Allen Ginsberg 1985 Naropa reading

[Allen Ginsberg in 1985]

Continuing from yesterday’s Eric Mottram-Philip Whalen reading

Allen Ginsberg  (following some brief announcements of upcoming readings by Anne Waldman)

Anne Waldman introduces Allen Ginsberg:;

AW: Allen Ginsberg – Guggenheim Fellow and member of the American Institute of Arts and Letters, the author of Howl, Kaddish, Planet News, The Fall of America, Mind Breaths, Plutonian Ode, Poems 1977-1980. His Collected Poems was published in January 1985 by Harper and Row. He has recently returned from China where he has been lecturing at the invitation of the Chinese Writers Union. He’s sung with Bob Dylan and The Clash,Read More

Allen Ginsberg at Cheltenham 1993

Allen Ginsberg, in 1993, reading at the Cheltenham Literature Festival in England. The feature today on The Allen Ginsberg Project. Allen reads a selection of poems, (mostly from White Shroud and the, subsequently-published Cosmpolitan Greetings

Introduction: Good evening everybody and some of you I’m sure came to the event where Allen Ginsberg was being interviewed by John Calder here today and will have suffered as Mr Ginsberg did the problems of the weather and British Rail. Years ago Allen Ginsberg wrote of Jack Kerouac that he was the sole full-moving thing, earlier today I’m afraid Allen Ginsberg was the sole … Read More

Meditation and Poetics – 6

[“No ideas but in things” – Simon Cutts (1909) neon manifestation of  William Carlos Williams‘ imperative]

Student: Allen? AG: Yeah? Student: In that credo of his [William Carlos Williams‘] that everybody’s heard so many times – “No ideas but in things’ AG: Um-hmm Student: …when you said that you were going to do Williams for this, the first thing I thought about.. AG: Um-hmm Student: …was relating that answer to the Buddhist answer of no things, just like you cut out… AG: The Buddhist what? Student: I was wondering about relating it to that statement. AG: Relating … Read More

William Burroughs at Naropa 1982 (Q & A – part two)

… in media res.. William Burroughs is talking about Joseph Conrad
WSB:  ….oh he’s a very great writer, my god!  He’s a great creator of character. You can see the characters – Elmer, Lingard… Not interesting people, for the most part, at all, but, like, neither is (are) (Jean) Genet‘s characters interesting in themselves but he manages a transmutation there that makes a really dull person like Willems in An Outcast of the Islands interesting -Lingard, they’re all dull people
Q: Do you see much of Genet at all?
WSB: No he’s very hard to find, he… I … Read More

William Burroughs – (Commissioner of Sewers)


 Burroughs Centennial celebration continues. Here is Klaus Maeck‘s 1991 documentary – William S Burroughs – Commissioner of Sewers, featuring, in a suitably cut-up form, Jurgen Ploog‘s interview with Burroughs, and footage from a 1986 Burroughs reading (recorded in Berlin, Germany, in May of 1986).  We’ve featured a snippet of this before (on Burroughs’ birthday) but here is the whole thing. JP: I want to ask you William, what made you become a writer? I’m referring  to your remark, in the preface to Queer, where you said that your wife, your wife Joan’s death had … Read More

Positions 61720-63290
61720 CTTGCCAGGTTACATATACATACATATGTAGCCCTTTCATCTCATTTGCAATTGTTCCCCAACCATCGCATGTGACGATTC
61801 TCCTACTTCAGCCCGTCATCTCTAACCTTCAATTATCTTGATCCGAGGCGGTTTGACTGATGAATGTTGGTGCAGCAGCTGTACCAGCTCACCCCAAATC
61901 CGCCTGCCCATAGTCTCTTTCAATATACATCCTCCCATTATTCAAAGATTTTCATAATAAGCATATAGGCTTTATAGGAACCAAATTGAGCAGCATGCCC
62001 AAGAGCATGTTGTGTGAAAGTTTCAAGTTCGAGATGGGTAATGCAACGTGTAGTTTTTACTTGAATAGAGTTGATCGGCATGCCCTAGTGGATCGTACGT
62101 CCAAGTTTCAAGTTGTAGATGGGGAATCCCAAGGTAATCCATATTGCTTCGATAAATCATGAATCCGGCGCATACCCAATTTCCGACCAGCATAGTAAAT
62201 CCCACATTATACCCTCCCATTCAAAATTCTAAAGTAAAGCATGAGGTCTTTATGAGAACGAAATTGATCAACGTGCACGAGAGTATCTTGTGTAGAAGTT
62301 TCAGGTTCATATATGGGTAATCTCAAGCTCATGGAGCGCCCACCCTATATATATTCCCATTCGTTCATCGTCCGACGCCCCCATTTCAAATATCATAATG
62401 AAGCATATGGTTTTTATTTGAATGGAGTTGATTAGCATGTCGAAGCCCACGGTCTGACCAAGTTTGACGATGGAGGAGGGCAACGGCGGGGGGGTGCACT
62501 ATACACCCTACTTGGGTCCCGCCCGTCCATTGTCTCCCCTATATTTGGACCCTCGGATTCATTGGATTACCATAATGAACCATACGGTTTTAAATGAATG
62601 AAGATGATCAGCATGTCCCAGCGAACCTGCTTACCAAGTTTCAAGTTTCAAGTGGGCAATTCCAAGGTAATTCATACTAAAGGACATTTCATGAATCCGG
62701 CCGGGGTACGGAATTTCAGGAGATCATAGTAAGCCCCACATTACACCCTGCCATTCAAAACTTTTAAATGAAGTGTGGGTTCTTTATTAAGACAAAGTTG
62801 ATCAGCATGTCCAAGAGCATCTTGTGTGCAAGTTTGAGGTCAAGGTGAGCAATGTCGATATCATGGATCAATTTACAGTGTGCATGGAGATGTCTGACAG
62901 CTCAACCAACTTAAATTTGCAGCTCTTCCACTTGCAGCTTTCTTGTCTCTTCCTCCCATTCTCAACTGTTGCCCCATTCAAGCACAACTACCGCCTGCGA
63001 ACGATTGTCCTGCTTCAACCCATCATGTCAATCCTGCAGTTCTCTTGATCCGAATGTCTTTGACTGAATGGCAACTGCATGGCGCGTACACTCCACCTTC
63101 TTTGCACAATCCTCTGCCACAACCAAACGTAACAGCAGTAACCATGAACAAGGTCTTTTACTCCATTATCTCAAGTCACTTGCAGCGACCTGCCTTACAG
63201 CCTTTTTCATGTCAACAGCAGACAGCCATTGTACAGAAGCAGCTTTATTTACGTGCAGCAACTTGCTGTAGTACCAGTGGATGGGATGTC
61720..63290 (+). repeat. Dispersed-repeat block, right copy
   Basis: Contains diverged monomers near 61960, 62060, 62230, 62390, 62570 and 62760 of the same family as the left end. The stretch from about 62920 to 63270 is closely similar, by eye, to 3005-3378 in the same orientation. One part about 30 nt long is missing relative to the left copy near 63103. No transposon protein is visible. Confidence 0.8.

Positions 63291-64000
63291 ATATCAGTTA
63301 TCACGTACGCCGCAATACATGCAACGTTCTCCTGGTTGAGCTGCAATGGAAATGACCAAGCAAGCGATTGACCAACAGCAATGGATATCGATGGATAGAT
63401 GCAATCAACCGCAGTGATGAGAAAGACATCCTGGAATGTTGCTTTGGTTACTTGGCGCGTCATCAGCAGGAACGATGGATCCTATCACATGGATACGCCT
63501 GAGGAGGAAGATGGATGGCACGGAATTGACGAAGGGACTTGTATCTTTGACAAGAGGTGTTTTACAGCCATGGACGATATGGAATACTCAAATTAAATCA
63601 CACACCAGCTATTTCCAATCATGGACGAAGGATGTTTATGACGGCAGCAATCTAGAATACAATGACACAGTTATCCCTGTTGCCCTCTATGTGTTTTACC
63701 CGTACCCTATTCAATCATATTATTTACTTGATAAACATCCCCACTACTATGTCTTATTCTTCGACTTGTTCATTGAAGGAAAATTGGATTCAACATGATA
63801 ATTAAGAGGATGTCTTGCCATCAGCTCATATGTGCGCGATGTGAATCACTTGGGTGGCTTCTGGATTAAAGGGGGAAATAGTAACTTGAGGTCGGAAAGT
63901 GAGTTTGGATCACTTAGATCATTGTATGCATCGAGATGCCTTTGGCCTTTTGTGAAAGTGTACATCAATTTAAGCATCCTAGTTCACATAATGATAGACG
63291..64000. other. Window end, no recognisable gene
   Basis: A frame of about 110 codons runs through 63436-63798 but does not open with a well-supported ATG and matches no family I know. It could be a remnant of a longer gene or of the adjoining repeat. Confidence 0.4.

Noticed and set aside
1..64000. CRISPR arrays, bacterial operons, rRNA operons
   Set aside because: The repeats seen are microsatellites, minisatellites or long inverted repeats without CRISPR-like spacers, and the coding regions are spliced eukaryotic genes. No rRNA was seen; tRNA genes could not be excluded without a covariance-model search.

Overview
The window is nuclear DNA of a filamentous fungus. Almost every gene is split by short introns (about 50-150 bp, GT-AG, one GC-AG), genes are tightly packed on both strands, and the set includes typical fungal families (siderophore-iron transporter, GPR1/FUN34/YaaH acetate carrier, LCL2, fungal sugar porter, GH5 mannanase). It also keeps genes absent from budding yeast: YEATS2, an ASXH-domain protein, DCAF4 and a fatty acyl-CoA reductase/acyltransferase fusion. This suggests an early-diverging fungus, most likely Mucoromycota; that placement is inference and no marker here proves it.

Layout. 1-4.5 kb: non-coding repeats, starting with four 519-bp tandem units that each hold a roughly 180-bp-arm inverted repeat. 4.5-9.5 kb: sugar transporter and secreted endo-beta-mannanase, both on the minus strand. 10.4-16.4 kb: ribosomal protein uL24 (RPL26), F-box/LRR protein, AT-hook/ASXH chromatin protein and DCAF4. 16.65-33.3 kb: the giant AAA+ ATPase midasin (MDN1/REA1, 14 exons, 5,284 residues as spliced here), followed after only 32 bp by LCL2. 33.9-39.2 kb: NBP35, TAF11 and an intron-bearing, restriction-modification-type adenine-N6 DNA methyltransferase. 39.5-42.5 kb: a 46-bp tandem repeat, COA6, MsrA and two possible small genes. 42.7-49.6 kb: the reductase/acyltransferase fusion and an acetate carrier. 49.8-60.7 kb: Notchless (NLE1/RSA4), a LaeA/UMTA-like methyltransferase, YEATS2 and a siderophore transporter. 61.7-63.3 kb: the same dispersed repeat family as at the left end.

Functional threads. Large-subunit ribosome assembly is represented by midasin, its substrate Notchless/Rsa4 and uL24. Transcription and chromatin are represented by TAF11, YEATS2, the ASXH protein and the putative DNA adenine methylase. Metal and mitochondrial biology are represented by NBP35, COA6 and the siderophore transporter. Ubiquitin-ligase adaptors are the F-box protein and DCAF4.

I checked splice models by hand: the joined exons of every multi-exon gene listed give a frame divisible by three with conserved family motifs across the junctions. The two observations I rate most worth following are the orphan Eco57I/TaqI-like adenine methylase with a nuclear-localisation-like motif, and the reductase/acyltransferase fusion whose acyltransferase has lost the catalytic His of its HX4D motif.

Ego and A Dream (A Leap Year Posting)

Leap Year, 1958, all those years ago, 31-year-old Allen had been dreaming, the night before, about.. T S Eliot. “What’s my motive dreaming his/ manna? What English Department/would that impress? What failure/ to be a perfect prophet’s made up here?” – (an) “overambitious dream of (an) eccentric boy”. All through his life Allen wrote down his dreams, looked for their portents and signs – “God forbid (that) my evil dreams come true”! – and, in so many ways, they did, didn’t they?
Last nite I dreamed of T.S.Eliot
welcoming me to the land of dream
Sofas couches fog … Read More

Whitman Introduction (1975 Naropa Class)

AG: You’ve all heard some of Whitman. His first line, which is generally taught in high school, and which you all know, isn’t generally spoken correctly, it’s “I celebrate myself, and sing myself” (Allen emphasizes the second syllable – he then goes on to read the first five stanzas of “Song of Myself”, pausing only after/mid-way through the third section – “Knowing the perfect fitness and equanimity of all things, while they discuss I am silent, and go bathe and admire myself” – Actually that sounds like Philip Whalen a little – “while they discuss I am silent, … Read More

Spiritual Poetics 6

Allen Ginsberg on Spiritual Poetics continues

Student: It encourages me that India has had this experience of yoga and meditation for a millennia, tho’ I don’t get the sense that Hindus write poetry like yours.
AG: They sure do!
Student: They write the Vedas and the write the hymns to the deities, but they don’t write things about suicide-notes and they don’t subject you to the garbage of the mind
AG: If you think the mind is.. I don’t know if I want to buy that “garbage” phrase, I mean, the mind is the mind.
Student: You don’t have to … Read More

Spiritual Poetics – 4

Student: Does it always have to do with what you choose to use?, whether you’re typing, or writing, or (using a) tape-recorder (amassing) amounts of material in that way?

AG: Right. Very much so. Yeah. I want to go into that, actually, in about four sentences. I just want to get to the nub of “selection”, because that used to be a big academic argument – the principle of selectivity, and “beatnik” writers being un-selective, and that selection was so important, that you really had to make fine intellectual distinctions between different … Read More